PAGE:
December 5, 2015:
The latest installment of the Reel Women in Film series at the Linda was Looks Like Laury Sounds Like Laury with filmmakers Pamela Hogan and Connie Shulman.
What would you do if you started to disappear? At the age of 45 Laury Sacks, an ebullient actress and the doting mother of two small children, had a reputation as the quickest wit in the room. At the age of 46, she began forgetting words. Soon she could barely speak.
The film, Looks Like Laury Sounds Like Laury, captures one year in the long, but short journey of frontotemporal dementia, a little-understood disease that strikes people in the prime of life.
On the first day of shooting the documentary, Laury Sacks, the film’s subject, faces the camera and squarely asks: “What do I hope for? I hope for the truth!!”
For one year, filmmakers Pamela Hogan and Connie Shulman follow Laury in her long, inexorable descent to fronto-temporal dementia, a little-understood disease that strikes people in the prime of life. It is the profoundly personal portrait of a woman who is facing the unthinkable and the impact her progressive disease has on loved ones.
Pamela Hogan, Director/Producer/Writer
An Emmy award-winning filmmaker, journalist, and media executive, Pamela Hogan is the Series Creator and EP of Time for School, PBS’s flagship mini-series on the global crisis in access to education (Gabriel Award, Overseas Press Club citation, IDA nominee). She was recently Co-Creator and Executive Producer of PBS’s Women, War & Peace, a 5-part series on the strategic role of women in global conflict, and Director of Episode 1, “I Came to Testify.”Seen by 12 million viewers, the films won 2 Overseas Press Club awards, a Television Academy Honor and the Gracie award for outstanding series. She was a founding producer and EP of PBS’s international series Wide Angle, working closely with global filmmakers on 70 hours of documentaries filmed in 50 countries. While there she originated and developed Ladies First about women’s leadership in post-genocide Rwanda (winner of an Emmy & the Society for Professional Journalists Sigma Delta Chi for Best Documentary). She has produced for Bill Moyers, directed international co productions for National Geographic Television, and was Field Producer of NBC’s Peabody award-winning To Be An American, directed by acclaimed filmmaker Tom Spain. Her speaking engagements include the White House, Capitol Hill, U.S. Institute of Peace, the U.N., Asia Society, Council on Foreign Relations, Harvard and UC Berkeley Law Schools, and Brown’s Watson Institute. She is an adjunct professor in the broadcast department of Columbia University’s Graduate School of Journalism, co-teaching the Masters Documentary Seminar.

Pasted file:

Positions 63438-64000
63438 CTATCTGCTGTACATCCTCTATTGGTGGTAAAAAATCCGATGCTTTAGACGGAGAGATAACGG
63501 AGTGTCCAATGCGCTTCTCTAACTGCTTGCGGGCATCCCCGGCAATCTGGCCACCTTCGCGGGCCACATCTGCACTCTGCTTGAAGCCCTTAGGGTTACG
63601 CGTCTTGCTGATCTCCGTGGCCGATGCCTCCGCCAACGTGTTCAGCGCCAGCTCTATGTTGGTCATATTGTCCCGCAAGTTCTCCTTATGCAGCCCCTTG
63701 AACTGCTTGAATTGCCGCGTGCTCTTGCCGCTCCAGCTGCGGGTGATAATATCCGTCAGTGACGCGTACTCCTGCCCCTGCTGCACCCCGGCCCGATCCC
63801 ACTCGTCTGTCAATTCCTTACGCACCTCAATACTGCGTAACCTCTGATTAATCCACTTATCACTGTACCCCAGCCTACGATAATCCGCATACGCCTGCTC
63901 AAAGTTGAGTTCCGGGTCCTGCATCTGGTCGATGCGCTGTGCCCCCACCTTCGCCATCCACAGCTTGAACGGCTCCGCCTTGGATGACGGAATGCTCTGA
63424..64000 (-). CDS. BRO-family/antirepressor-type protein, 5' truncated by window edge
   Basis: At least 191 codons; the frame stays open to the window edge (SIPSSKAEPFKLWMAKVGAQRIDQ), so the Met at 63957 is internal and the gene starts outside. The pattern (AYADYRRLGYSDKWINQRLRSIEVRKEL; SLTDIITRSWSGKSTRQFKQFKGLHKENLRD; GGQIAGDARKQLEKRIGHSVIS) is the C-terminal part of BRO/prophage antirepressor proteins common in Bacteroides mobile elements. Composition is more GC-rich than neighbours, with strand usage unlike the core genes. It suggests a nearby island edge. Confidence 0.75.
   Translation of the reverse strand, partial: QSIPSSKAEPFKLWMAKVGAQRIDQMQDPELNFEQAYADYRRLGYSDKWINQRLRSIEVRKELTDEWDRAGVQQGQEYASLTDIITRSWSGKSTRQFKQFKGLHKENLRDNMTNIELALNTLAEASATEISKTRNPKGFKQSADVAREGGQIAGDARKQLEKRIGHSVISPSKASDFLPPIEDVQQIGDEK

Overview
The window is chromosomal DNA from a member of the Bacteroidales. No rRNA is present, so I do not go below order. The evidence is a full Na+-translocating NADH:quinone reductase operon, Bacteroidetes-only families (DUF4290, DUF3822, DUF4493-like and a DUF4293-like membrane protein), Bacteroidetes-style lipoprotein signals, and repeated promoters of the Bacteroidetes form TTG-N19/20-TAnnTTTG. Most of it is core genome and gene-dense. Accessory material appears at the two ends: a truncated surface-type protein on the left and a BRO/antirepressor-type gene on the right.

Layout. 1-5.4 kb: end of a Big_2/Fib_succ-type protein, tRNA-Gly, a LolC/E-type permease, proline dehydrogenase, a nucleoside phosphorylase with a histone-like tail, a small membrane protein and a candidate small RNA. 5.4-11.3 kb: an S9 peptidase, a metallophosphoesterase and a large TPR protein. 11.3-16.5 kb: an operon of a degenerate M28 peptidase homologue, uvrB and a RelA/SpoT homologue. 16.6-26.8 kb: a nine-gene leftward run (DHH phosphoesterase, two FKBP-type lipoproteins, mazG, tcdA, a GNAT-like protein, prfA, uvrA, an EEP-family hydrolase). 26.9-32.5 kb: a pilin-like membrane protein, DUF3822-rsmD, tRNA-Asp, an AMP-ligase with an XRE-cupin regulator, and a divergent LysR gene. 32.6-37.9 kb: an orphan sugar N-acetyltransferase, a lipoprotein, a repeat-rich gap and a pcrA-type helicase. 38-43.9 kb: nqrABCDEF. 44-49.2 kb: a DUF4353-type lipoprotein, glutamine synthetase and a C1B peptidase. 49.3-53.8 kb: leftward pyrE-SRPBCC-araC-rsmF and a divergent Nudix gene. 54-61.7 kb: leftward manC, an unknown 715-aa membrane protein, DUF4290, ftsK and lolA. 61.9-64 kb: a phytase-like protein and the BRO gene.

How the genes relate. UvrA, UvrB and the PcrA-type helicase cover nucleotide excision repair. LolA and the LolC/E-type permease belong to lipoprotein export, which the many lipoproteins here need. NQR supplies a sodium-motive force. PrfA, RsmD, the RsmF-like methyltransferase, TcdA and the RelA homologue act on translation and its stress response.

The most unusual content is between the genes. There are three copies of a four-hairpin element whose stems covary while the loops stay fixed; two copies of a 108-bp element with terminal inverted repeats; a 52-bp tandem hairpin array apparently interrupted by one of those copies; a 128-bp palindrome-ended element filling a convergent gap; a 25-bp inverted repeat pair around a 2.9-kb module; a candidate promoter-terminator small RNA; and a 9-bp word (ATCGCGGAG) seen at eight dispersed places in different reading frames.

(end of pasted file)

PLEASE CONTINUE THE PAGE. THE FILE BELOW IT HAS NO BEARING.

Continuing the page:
Connie Shulman, Producer
Connie Shulman lives with her husband and two kids in Manhattan. She has been an actress for twenty-five years, working in films such as Fried Green Tomatoes, Men Don’t Leave (with Jessica Lange), Reversal of Fortune (with Jeremy Irons), and Sweet and Lowdown (with Sean Penn). She created therole of Annelle in the original New York cast of Steel Magnolias and was the voice of Patti Mayonnaise in the Nickelodeon/Disney animated series, DOUG. She is currently writing her first novel and appearing as Yoga Jones in the hit Netflix series Orange Is The New Black, third season to premiere in Spring 2015.
OUR MISSION STATEMENT: The Upstate New York chapter of Women in Film & Television (UPWIFT) supports women calling the shots in film, television and digital media, energizing the careers of women in entertainment by illuminating their achievements, providing training and professional development, and advocating for equity. UPWIFT is in the process of being formally established as a non‐profit, volunteer‐based organization, reaching from the base of the Hudson Valley to the crown of the Capital District Region, and joining over 40 other Women in Film & Television chapters with 10,000 global members.